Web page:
DENVER (KDVR) — Denver International Airport custodial workers who walked off the job to demand livable wages will return to work Saturday and continue negotiations.
The Service Employees International Union Local 105 announced its 350 members on strike would be back on the job starting Saturday at 6 a.m.
The union said it would also resume negotiations with Flagship Facility Services, the airport contractor who manages their work.
Staffing shortages blamed on unfair wages
The workers said they need more money for the jobs they have upheld during the entire pandemic, but their company said they already made the janitors a deal that turned down.
Janitors at Friday’s demonstration told us they get paid about $17 an hour. However, they say that is not enough for the work they do to keep the airport up and running.
“It’s been extra work, but we still have extra jobs so we still have a lot of workload. We don’t have enough people because we don’t get a fair wage,” said Tikdem Asacbaha, a janitor who’s been working at the airport for 18 years.
The company wouldn’t confirm the number of shortages they have or an average worker salary, but they did tell us they are disappointed the union rejected their final offer.
“We’re disappointed that the union has turned down our final offer for an agreement that would have protected and improved wages and provided very generous fringe benefits for our valued employees,” Flagship said in a statement. “We hope the union will reconsider. In the meantime, we are prepared to serve the public at Denver International Airport to uphold a clean and safe environment and quality service for travelers in the interim.”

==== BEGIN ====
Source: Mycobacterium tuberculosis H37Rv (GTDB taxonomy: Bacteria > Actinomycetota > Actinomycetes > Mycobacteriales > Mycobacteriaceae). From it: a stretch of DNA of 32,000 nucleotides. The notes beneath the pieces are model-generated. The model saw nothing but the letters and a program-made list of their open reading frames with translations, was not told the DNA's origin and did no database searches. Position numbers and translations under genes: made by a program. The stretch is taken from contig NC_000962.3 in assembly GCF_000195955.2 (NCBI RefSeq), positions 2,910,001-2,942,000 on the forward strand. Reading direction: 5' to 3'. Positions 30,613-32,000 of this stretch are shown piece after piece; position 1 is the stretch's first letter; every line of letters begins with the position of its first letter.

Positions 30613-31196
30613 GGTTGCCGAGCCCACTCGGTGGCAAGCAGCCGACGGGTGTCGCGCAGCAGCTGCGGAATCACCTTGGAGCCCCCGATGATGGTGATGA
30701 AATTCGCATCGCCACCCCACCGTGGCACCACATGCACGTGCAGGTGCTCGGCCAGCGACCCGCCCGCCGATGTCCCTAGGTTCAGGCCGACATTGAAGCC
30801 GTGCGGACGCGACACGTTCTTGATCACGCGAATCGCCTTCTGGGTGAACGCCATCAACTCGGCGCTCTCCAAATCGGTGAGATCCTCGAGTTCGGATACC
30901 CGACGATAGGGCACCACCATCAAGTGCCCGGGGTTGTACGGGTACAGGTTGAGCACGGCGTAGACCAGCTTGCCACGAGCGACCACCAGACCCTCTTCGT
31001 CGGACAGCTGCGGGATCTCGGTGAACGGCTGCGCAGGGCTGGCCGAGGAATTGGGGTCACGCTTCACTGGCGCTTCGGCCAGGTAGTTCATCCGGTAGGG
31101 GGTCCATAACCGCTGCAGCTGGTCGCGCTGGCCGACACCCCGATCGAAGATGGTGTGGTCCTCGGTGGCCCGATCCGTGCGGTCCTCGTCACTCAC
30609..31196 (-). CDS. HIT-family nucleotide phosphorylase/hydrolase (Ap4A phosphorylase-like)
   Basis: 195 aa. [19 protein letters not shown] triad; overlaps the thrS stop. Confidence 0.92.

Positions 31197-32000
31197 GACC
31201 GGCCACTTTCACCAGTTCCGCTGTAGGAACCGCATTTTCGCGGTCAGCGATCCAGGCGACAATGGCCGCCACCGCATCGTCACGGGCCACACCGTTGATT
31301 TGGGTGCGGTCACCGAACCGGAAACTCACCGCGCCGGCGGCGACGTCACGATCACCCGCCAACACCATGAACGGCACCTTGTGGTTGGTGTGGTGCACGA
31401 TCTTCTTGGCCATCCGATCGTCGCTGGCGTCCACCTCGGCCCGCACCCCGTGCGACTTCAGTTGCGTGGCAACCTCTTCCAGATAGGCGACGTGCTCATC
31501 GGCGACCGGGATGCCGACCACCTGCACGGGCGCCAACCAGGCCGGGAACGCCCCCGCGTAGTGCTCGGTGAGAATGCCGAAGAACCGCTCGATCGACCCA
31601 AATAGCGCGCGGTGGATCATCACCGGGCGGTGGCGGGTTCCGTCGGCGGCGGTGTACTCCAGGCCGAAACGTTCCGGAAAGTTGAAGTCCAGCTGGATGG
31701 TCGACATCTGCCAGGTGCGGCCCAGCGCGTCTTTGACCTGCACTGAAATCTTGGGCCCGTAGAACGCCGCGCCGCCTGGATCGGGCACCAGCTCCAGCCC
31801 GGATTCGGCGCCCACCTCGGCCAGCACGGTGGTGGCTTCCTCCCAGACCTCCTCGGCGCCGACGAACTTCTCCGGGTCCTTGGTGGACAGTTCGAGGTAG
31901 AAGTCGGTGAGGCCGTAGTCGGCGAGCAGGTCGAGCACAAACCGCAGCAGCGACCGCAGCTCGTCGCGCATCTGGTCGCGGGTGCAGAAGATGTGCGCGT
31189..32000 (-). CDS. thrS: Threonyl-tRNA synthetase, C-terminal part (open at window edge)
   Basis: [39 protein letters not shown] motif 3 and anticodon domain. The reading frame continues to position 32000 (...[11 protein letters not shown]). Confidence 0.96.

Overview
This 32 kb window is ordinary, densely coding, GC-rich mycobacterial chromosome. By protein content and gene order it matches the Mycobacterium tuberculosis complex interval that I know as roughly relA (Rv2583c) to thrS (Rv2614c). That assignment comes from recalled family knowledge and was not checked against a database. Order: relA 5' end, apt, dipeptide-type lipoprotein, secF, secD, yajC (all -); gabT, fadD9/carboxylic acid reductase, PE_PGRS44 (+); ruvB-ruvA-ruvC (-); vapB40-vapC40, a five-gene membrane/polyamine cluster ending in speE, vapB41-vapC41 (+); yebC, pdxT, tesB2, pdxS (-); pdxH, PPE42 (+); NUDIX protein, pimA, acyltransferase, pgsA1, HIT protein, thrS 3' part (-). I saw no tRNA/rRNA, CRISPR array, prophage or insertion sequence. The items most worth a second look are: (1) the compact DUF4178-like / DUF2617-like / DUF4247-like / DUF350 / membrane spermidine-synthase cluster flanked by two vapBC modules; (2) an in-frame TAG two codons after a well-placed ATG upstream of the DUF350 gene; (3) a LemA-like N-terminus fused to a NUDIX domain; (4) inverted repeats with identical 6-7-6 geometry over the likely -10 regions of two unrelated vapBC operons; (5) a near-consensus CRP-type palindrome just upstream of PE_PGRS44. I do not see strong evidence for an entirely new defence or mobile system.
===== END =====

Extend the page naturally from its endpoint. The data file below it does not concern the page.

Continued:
Their final offer included:
- a 4% raise over the next three years;
- a $350 bonus paid to workers this upcoming February;
- covering 100% of the health care premiums for workers;
- and an extra floating holiday.
A 2021 report found Coloradans need to make $27.50 an hour in order to spend no more than the guideline 30% of net income on rent in Colorado.
The airport has stayed neutral through the strike, saying in a statement:
“We urge our contractor Flagship, and our janitors’ union to come to agreement quickly. We believe they can resolve their differences. In the meantime, we are working closely with Flagship to minimize any disruption in service and impacts to DEN and our passengers.”
Janitor strike inspires other airport workers
Janitors aren’t the only ones striking. Their boycott is inspiring airport workers to raise their voices too.
“United we stand. That’s why we are here today. United we make a difference. United we move mountains. And united we help each other,” said Gail Tipton, a Global Airport Parking employee. She said their contract expires in 15 days.
“We are here supporting the janitors, hoping that when our time comes if we have to do the same thing, they will be here supporting us,” Tipton said. “We are here trying to make a difference and let the airport know that we are essential workers. And we are underpaid, under-respected, and the 2% they are offering us won’t pay our rent.”